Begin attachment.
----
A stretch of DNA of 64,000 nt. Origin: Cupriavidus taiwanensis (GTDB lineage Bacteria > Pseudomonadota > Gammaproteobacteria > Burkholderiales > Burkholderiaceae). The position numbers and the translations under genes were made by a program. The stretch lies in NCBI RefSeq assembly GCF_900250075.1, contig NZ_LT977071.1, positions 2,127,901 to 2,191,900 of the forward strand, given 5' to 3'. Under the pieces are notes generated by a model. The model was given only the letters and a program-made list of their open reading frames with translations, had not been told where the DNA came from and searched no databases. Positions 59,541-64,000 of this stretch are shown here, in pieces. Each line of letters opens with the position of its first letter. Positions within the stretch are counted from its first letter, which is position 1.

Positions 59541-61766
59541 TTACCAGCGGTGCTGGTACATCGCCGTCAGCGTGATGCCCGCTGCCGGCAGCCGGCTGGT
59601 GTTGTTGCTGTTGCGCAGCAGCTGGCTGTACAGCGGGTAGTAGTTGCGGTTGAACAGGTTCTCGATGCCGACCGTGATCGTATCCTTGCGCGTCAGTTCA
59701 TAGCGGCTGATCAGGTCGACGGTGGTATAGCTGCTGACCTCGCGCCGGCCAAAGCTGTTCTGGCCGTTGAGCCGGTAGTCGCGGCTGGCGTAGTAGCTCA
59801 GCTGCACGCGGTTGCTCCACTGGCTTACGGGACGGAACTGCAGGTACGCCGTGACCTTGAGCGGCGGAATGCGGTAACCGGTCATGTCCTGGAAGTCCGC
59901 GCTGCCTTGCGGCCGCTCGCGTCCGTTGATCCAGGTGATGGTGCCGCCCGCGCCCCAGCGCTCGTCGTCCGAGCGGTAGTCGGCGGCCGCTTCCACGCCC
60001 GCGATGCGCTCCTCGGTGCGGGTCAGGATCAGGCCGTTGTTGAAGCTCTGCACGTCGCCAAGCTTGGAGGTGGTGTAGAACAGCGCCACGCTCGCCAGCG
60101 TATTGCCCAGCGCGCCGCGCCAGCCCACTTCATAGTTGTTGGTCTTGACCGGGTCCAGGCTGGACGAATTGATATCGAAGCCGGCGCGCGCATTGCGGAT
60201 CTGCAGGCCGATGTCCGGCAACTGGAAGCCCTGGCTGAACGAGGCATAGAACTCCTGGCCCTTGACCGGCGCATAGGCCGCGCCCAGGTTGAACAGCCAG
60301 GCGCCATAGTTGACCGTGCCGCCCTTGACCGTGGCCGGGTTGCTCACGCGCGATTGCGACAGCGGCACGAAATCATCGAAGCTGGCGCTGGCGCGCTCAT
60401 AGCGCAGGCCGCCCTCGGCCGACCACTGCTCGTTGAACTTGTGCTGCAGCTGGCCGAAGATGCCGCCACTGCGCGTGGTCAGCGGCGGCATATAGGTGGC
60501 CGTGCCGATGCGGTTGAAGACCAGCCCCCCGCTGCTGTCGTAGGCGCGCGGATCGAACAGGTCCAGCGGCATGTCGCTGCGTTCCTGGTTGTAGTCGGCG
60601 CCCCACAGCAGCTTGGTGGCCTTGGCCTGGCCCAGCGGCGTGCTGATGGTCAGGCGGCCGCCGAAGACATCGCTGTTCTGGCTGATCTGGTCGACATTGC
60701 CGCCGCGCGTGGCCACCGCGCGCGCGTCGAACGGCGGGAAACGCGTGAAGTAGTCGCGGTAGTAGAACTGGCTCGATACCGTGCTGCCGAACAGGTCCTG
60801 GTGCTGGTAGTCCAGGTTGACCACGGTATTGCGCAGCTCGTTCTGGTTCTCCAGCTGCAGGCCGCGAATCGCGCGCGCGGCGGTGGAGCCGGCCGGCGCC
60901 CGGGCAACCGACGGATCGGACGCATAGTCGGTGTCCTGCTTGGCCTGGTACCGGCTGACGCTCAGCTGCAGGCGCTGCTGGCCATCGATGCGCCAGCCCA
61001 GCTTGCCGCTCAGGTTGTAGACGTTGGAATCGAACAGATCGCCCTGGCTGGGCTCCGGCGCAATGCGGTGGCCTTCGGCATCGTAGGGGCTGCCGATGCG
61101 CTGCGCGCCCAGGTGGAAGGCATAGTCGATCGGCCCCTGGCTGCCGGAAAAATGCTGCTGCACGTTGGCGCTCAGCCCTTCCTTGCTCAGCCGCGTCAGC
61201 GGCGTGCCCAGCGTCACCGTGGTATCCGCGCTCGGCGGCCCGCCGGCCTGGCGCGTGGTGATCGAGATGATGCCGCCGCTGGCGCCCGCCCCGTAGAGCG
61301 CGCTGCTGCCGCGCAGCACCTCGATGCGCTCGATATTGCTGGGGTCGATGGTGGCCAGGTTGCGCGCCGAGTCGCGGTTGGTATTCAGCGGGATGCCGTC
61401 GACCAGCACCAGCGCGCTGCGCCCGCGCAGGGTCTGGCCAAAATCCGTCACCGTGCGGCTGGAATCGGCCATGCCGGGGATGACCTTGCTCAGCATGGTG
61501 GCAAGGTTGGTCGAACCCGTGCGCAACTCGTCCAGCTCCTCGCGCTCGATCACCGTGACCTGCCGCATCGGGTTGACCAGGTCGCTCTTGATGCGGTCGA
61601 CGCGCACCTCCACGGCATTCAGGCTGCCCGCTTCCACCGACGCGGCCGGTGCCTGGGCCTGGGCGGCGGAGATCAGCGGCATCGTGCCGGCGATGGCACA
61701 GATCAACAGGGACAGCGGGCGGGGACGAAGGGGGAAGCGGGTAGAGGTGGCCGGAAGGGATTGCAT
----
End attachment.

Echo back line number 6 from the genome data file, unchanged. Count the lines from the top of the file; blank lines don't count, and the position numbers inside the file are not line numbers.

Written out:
59801 GCTGCACGCGGTTGCTCCACTGGCTTACGGGACGGAACTGCAGGTACGCCGTGACCTTGAGCGGCGGAATGCGGTAACCGGTCATGTCCTGGAAGTCCGC